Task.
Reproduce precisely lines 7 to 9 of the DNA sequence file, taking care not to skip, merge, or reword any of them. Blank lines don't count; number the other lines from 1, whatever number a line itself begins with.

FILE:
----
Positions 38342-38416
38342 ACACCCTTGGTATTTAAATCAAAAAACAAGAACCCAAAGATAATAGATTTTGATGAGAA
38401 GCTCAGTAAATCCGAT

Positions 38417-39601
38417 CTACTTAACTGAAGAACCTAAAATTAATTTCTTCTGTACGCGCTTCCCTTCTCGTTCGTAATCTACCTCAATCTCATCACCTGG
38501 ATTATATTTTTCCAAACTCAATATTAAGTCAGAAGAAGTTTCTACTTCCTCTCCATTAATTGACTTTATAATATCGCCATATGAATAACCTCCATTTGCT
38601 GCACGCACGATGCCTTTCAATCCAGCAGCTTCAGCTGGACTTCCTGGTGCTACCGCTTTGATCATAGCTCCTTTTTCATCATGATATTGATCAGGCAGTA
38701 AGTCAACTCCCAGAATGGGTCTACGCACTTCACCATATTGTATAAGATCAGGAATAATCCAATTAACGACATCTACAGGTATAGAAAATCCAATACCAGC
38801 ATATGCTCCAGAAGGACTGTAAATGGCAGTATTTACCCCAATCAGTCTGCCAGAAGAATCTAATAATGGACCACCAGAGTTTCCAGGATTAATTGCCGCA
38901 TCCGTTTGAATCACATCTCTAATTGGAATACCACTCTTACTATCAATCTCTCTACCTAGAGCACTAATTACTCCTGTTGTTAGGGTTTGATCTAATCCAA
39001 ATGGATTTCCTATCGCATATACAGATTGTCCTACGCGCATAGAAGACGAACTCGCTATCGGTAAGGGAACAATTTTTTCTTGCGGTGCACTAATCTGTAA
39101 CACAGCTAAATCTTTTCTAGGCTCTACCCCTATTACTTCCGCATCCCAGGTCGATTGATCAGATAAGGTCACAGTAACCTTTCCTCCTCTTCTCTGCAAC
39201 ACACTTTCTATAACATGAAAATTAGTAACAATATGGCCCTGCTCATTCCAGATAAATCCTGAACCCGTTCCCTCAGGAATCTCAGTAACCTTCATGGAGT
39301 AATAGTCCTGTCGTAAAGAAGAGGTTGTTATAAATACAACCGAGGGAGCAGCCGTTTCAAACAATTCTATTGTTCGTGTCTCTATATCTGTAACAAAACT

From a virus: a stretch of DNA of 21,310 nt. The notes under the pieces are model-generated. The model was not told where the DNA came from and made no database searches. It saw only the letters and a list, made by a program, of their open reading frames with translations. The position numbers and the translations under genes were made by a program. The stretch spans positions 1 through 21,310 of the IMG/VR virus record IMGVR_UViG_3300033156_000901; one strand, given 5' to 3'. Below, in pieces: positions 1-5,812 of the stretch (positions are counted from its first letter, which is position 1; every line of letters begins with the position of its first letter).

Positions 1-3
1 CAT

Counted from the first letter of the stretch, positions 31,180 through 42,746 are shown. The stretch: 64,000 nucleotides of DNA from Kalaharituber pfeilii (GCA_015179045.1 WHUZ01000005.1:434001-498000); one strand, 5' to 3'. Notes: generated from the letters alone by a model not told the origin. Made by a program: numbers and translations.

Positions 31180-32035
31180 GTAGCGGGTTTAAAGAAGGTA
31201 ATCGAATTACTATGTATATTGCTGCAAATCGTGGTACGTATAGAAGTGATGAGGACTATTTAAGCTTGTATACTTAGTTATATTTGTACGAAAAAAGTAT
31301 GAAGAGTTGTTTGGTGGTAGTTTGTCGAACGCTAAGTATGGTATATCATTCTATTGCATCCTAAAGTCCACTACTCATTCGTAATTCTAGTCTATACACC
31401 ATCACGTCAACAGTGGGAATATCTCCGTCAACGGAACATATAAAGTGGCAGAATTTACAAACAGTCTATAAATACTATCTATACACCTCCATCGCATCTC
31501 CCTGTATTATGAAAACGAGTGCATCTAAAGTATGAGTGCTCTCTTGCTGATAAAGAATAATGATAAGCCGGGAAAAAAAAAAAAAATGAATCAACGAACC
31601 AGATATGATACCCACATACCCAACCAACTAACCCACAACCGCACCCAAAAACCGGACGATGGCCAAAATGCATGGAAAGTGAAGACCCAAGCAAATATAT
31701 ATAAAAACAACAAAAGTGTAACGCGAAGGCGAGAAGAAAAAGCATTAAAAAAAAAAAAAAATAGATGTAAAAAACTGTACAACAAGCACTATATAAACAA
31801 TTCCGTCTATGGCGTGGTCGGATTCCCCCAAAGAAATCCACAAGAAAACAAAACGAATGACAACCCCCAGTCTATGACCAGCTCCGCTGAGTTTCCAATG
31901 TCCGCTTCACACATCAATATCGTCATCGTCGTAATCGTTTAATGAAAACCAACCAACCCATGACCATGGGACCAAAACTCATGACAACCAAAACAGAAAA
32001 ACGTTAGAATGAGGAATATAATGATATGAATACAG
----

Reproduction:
38601 GCACGCACGATGCCTTTCAATCCAGCAGCTTCAGCTGGACTTCCTGGTGCTACCGCTTTGATCATAGCTCCTTTTTCATCATGATATTGATCAGGCAGTA
38701 AGTCAACTCCCAGAATGGGTCTACGCACTTCACCATATTGTATAAGATCAGGAATAATCCAATTAACGACATCTACAGGTATAGAAAATCCAATACCAGC
38801 ATATGCTCCAGAAGGACTGTAAATGGCAGTATTTACCCCAATCAGTCTGCCAGAAGAATCTAATAATGGACCACCAGAGTTTCCAGGATTAATTGCCGCA